LANCASTER, Pa. — Demonstrators in Pennsylvania took to the streets for the second night in a row, this time more peacefully following the fatal shooting of a man by police on Sunday.
About 40 protesters gathered outside the police station in downtown Lancaster shortly before 7 p.m. EDT, chanting "No justice, no peace." That came hours after video showed police escorting a man in handcuffs into the station and a night after protesters broke windows of police vehicles after the fatal shooting of Ricardo Munoz, 27.
Earlier Monday, Lancaster Mayor Danene Sorace issued a clear and emotional message less than 24 hours after a city police officer shot and killed a man who was chasing him with what appeared to be a large knife.
"I need help. We need help," Sorace said, calling on leaders across Pennsylvania to help forge a solution to shootings involving police officers. "I am clear beyond a doubt that we lack the tools, the resources, the expertise and the capacity to do this on our own here in the City of Lancaster."
"We need an evidence-based protocol for responding," she said. "What is that protocol?"
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"Additionally, how do we create and staff a system that can respond 365 days a year, 24 hours a day and within minutes? These are just a few of the questions that need to be answered to create a countywide plan," she said.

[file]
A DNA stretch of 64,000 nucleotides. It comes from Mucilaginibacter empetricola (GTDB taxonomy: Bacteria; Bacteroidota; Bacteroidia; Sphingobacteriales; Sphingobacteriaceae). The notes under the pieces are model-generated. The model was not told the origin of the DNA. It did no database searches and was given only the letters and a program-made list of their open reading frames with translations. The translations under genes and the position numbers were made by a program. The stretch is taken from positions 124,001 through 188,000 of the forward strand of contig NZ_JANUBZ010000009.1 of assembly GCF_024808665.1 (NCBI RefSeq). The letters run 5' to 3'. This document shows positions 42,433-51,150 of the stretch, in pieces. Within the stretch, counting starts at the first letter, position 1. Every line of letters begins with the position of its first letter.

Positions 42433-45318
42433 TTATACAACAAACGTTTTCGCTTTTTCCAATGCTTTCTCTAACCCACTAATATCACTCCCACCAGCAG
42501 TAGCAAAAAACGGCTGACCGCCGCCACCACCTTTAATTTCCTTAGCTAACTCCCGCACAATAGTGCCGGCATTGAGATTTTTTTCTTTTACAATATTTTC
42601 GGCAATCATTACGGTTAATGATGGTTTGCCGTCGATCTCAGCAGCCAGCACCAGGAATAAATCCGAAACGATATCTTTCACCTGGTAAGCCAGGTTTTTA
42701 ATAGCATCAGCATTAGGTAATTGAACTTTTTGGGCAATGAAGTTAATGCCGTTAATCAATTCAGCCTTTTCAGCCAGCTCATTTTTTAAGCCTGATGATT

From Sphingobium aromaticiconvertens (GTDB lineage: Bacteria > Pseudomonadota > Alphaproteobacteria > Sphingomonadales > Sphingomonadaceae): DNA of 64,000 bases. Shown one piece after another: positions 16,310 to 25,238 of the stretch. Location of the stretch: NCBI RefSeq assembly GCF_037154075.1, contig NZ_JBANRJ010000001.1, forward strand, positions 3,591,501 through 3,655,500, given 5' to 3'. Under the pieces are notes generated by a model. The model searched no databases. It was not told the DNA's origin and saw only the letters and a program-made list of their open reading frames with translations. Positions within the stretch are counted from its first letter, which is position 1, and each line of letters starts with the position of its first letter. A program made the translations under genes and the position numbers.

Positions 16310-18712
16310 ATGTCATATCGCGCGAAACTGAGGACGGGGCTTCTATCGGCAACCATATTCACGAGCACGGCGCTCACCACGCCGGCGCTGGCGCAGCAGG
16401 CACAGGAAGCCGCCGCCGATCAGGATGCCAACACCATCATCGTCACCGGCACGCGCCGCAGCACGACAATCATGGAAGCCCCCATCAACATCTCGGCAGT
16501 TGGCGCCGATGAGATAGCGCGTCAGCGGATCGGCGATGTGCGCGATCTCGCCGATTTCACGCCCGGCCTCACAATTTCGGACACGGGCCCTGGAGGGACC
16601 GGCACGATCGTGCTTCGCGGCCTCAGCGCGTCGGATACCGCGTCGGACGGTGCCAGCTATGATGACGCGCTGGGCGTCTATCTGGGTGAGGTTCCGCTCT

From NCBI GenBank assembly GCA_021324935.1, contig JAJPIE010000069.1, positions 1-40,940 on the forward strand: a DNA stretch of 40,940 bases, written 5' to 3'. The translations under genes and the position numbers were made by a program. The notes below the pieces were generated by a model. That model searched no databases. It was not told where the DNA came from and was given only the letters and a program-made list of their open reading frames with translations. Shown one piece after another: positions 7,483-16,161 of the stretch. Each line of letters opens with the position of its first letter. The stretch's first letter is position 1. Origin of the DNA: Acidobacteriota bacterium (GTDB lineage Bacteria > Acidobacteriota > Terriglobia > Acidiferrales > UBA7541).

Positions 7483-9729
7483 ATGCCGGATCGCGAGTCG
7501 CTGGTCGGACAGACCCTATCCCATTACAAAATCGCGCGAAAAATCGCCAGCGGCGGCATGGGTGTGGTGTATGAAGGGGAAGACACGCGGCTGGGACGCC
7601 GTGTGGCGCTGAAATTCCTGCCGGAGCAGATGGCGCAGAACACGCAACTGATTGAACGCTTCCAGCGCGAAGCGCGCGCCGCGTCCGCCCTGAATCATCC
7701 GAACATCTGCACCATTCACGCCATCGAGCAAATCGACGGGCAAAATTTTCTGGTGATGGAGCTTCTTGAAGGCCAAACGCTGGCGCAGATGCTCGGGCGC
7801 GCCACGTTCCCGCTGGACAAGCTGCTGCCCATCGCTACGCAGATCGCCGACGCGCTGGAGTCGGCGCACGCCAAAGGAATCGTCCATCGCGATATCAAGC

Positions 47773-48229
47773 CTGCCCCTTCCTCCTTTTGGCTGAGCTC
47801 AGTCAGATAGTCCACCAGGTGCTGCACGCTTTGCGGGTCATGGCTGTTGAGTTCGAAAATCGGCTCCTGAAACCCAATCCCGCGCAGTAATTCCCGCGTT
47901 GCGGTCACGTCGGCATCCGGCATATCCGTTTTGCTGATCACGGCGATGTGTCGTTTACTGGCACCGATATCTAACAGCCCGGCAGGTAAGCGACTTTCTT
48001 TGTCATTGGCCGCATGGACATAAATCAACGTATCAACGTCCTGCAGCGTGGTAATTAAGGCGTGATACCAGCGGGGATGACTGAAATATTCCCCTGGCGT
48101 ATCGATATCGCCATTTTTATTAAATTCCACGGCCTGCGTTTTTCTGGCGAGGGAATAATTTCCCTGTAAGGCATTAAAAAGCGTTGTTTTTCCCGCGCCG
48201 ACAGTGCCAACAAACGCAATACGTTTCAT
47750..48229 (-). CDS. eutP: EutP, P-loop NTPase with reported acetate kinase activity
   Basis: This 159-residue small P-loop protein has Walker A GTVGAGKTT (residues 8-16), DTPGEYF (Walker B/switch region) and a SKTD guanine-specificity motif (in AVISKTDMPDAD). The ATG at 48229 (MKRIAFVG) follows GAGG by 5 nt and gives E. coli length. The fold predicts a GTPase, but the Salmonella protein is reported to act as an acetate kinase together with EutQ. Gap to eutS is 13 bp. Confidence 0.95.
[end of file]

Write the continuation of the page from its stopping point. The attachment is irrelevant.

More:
The mayor said budget cuts have hampered the police department's ability to respond to high-risk situations. She called on Pennsylvania Gov. Tom Wolf and police departments and community leaders across the state to find new solutions to problems that have long plagued police departments.
She said officers need to be dispatched with information that will help them make better decisions when they arrive on scene.
Less than 24 hours after Munoz was killed Sunday afternoon, the city released police bodycam footage that shows what happened from the time the officer arrived on scene to the time of the shooting.
Several city leaders took to the podium after the mayor and expressed condolences to Munoz's family and offered support for the mayor and the police department.
City council member Janet Diaz said social media played a big role in spreading false rumors and fanning the flames of anger based on misunderstandings of the facts of the case.
City council President Ismail Smith Wade-El said he saw peaceful protesters repeatedly try to quell potential violence.
Sorace was blunt when a reporter asked if she expected more violent protests tonight.
"You're asking that question that quite honestly makes me want to throw up. It is my fervent hope that there will be no more violent protests tonight," she said.
Contributing: Neil Strebig, York (Pa.) Daily Record; Jessica Flores, USA TODAY.
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This article originally appeared on York Daily Record: Lancaster, Pennsylvania, police shooting prompts plea from mayor